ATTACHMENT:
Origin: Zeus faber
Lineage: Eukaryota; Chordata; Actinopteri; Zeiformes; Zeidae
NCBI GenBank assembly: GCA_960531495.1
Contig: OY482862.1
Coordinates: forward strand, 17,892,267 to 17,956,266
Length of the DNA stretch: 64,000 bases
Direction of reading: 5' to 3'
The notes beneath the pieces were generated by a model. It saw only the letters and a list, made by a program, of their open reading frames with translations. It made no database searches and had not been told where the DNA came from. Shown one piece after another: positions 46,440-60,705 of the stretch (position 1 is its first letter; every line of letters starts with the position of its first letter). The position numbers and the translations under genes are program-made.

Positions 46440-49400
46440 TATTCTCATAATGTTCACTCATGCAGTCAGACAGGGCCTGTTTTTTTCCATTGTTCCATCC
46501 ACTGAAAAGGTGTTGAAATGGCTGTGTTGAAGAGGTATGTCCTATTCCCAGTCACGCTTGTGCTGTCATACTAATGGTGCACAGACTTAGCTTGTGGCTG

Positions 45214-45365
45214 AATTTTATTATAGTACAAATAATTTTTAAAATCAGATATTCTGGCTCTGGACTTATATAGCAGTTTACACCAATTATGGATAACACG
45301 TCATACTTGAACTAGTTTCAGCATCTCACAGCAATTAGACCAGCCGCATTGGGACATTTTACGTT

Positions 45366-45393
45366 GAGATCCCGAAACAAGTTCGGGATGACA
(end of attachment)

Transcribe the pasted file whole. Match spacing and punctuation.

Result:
Origin: Zeus faber
Lineage: Eukaryota; Chordata; Actinopteri; Zeiformes; Zeidae
NCBI GenBank assembly: GCA_960531495.1
Contig: OY482862.1
Coordinates: forward strand, 17,892,267 to 17,956,266
Length of the DNA stretch: 64,000 bases
Direction of reading: 5' to 3'
The notes beneath the pieces were generated by a model. It saw only the letters and a list, made by a program, of their open reading frames with translations. It made no database searches and had not been told where the DNA came from. Shown one piece after another: positions 46,440-60,705 of the stretch (position 1 is its first letter; every line of letters starts with the position of its first letter). The position numbers and the translations under genes are program-made.

Positions 46440-49400
46440 TATTCTCATAATGTTCACTCATGCAGTCAGACAGGGCCTGTTTTTTTCCATTGTTCCATCC
46501 ACTGAAAAGGTGTTGAAATGGCTGTGTTGAAGAGGTATGTCCTATTCCCAGTCACGCTTGTGCTGTCATACTAATGGTGCACAGACTTAGCTTGTGGCTG

Positions 45214-45365
45214 AATTTTATTATAGTACAAATAATTTTTAAAATCAGATATTCTGGCTCTGGACTTATATAGCAGTTTACACCAATTATGGATAACACG
45301 TCATACTTGAACTAGTTTCAGCATCTCACAGCAATTAGACCAGCCGCATTGGGACATTTTACGTT

Positions 45366-45393
45366 GAGATCCCGAAACAAGTTCGGGATGACA